It was a fire named for the mining ghost town of Hayman, but, unfortunately, there were more than 5,000 real people, not ghosts, forced to evacuate when it burned. The cause: arson.
A fire ranger said she'd been burning a letter from her estranged husband in a campfire ring when the blaze got out of control. Her story, later roundly disputed, gave a soap opera dimension to a blaze that was anything but fiction.
Today, in a national forest that is part of the 100,000-acre Hayman burn area, it looks as if the fire could have happened yesterday, not nearly 14 years ago. It's a forest of stumps and skeletal, blackened pines, with little new growth visible.
I keep looking for young pines, or opportunist aspens, grasses or bushes, but the moonscape doesn't offer much but dirt and rock and mile after mile of charred carcasses. Experts say that because of the Pike's Peak granite in the soil, it may be a thousand years in some areas before there are trees or significant flora again.
The fire was lit June 8, 2002. For a month and 10 days firefighters from all over the West battled to stop it, but not before it became Colorado's largest wildfire ever, causing one death, burning 133 homes and costing nearly $40 million to fight. Five firefighters died in a traffic accident en route to the Hayman fire from Oregon. Those deaths are a fatal footnote.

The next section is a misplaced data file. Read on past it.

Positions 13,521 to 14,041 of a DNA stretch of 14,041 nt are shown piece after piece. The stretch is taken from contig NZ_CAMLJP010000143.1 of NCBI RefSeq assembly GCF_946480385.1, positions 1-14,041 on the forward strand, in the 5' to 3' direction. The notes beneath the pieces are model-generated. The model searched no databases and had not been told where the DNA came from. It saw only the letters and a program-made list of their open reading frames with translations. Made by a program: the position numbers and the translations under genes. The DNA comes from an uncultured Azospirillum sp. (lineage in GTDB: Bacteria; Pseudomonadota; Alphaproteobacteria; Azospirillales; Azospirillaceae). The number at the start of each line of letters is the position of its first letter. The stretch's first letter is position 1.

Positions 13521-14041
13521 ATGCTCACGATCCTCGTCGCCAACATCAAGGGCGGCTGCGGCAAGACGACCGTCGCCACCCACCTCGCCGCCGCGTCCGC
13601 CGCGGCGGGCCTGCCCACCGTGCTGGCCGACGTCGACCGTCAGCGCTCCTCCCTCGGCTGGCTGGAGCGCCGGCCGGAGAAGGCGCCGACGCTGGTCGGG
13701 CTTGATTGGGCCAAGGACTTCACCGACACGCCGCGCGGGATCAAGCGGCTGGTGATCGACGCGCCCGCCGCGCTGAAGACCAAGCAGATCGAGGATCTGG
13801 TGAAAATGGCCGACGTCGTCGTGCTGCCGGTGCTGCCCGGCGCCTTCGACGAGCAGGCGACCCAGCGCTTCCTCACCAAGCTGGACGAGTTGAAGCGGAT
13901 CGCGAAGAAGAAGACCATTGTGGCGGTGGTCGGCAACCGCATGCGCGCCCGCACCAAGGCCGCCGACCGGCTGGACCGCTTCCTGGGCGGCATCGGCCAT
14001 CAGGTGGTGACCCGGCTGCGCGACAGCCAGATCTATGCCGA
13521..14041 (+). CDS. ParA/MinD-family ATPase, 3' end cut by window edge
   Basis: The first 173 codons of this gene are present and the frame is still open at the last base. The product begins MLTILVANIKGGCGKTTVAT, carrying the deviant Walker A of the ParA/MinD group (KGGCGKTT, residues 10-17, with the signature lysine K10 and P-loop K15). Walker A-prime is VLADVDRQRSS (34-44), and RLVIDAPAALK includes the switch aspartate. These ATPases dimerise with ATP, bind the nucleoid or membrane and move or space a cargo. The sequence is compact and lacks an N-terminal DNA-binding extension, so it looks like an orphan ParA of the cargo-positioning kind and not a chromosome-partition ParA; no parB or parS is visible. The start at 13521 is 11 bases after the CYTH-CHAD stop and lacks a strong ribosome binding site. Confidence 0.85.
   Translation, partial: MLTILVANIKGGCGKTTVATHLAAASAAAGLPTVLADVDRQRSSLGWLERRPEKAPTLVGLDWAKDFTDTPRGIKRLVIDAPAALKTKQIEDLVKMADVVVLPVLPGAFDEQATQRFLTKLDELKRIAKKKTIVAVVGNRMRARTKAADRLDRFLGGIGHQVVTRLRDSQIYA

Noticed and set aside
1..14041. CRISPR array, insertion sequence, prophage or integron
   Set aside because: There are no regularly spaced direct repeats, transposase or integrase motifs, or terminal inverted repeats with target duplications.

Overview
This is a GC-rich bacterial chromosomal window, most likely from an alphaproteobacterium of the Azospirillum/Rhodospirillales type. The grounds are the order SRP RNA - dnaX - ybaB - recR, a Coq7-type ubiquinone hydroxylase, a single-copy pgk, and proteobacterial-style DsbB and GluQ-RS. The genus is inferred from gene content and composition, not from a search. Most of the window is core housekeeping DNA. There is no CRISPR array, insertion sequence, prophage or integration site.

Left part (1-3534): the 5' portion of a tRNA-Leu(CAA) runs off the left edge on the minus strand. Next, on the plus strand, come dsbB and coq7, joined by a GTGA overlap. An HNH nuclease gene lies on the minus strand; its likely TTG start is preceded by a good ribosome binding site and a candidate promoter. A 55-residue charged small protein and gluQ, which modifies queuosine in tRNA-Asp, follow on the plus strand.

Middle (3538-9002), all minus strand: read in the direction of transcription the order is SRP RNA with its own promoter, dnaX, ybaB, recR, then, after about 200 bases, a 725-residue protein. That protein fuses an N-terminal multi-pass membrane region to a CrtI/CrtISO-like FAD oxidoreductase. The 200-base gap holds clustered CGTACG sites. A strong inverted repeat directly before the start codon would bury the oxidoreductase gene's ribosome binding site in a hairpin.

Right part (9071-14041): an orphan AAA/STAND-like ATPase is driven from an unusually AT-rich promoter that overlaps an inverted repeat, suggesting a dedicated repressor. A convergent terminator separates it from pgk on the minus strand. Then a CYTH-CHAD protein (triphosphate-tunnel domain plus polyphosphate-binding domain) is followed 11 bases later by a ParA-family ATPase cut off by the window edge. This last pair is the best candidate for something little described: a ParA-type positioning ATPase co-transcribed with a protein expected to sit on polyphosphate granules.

There are homes here again, most of them built in the past 14 years, with porches and decks that have grim views of barren hills. Two years ago, at the 10th anniversary of the fire, many residents in this area told reporters they remain bitter about how the forest fire started.
Forest ranger Terry Barton was convicted of setting the fire in a campfire ring during a total burn ban. She was sentenced to six years in federal prison and served five. She also was sentenced to community service, part of which she did incognito in the Hayman Fire burn area. She is paying millions she owes in state and federal restitution at the rate of $75 a month.
Authorities never found evidence to support Barton's claim about a letter. Not that it mattered much why she struck a match. She admitted to starting the fire and lying to investigators. Once a plea arrangement was made, her motive made little difference to the prosecution.
That didn't stop the public debate. Some think she might have wanted to be a hero, starting the fire just to put it out and say she saved a forest.
Either way, actions have consequences. The match she struck burned $40 million worth of private property, burned 138,000 acres in four counties, killed people and changed a landscape. It's not something that can be undone -- at least not for a thousand years.
(To find out more about Daily Corinthian columnist Rheta Grimsley Johnson and her books, visit www.rhetagrimsleyjohnsonbooks.com.)